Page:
4. Holly crap Joe! These look fantastic! Congrats on taking on your first “real” inlay project. No excuses now though. Seriously, the inlay looks great.

    I know you are using the min router but what was the traditional method for making these small grooves and recesses?

    • Thanks Greg, now that they are done and I can look at them without the 5x magnifier I’m happy with the results. The inlay should really pop when I get some finish on the wood.

      I’m not sure about how this was done originally (certainly NOT with a tiny router and even tinier router bits). My guess is that the petals were excavated using chisels, gouges with sweeps to match the curve of the petals and maybe a tiny router plane to finish the bottom. I could see that working really well if you matched the gouge sweeps to the shape of the petals.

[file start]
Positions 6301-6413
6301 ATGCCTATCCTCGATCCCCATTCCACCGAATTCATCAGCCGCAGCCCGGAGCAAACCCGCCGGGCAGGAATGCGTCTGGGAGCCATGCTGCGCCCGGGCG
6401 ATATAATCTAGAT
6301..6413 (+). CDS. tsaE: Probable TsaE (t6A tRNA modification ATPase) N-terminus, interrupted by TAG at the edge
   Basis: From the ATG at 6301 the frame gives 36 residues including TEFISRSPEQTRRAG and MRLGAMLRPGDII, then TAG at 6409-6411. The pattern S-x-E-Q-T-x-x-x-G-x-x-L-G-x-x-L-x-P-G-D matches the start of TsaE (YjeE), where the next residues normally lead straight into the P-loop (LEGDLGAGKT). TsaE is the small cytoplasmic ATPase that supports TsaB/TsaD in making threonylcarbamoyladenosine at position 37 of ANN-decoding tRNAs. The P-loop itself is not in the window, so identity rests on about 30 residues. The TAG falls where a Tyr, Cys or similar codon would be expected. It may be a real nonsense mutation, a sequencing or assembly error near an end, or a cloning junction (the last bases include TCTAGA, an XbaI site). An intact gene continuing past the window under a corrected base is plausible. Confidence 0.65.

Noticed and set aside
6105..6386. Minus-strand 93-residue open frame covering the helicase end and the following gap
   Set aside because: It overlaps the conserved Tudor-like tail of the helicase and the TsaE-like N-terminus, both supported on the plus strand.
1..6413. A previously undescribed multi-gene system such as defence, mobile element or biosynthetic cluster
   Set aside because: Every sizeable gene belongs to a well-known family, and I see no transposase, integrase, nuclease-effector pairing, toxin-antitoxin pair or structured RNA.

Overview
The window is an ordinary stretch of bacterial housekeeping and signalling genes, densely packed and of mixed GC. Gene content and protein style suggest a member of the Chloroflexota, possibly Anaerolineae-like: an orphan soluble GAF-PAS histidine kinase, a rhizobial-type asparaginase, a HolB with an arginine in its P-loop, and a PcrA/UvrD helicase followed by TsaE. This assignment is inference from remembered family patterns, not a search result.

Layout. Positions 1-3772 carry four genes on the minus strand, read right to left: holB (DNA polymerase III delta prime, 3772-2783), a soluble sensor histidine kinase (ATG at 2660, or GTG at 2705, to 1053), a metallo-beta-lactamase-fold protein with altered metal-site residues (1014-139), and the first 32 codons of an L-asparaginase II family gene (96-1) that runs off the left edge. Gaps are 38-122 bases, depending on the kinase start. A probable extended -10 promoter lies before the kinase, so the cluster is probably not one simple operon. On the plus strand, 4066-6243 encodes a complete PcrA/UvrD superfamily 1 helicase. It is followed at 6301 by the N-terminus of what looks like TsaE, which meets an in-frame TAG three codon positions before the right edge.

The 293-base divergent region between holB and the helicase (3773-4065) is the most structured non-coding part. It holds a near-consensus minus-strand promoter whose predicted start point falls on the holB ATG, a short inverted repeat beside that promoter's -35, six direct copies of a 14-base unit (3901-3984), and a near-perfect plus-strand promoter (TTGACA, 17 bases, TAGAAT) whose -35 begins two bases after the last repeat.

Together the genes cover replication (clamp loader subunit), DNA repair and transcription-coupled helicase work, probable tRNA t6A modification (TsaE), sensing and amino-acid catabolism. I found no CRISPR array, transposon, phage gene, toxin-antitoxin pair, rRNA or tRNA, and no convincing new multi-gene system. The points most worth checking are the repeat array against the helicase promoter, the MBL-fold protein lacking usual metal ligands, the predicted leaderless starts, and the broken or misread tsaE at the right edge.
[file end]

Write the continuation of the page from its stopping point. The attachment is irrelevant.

I saw a Make video about doing side inlay where the groove was wedged open using a sharpened chisel, for wire that would work well. Some of the vine work was actually shaped silver, and would have been done using chisels like the petals.

  5. Is there any thing you can’t do? That looks really awesome. BTW, did you know that you were mentioned in the Studley Chest book for your calipers.

    You have to sign mine next time I see you! You’re famous! 😀

    • Dang, I didn’t know that Marilyn. How fun! I’m waiting for my copy in the mail — and one I bought for a buddy.

      Now that the inlay is done I’m feeling much better about this project. Eager to see it come together.

  6. Joe, what is this about your calipers, and your mention in Don Williams book about Studley?

  7. Pingback: Window Seat Bookcase: Work on the Seat Resumes | Jeff Branch Woodworking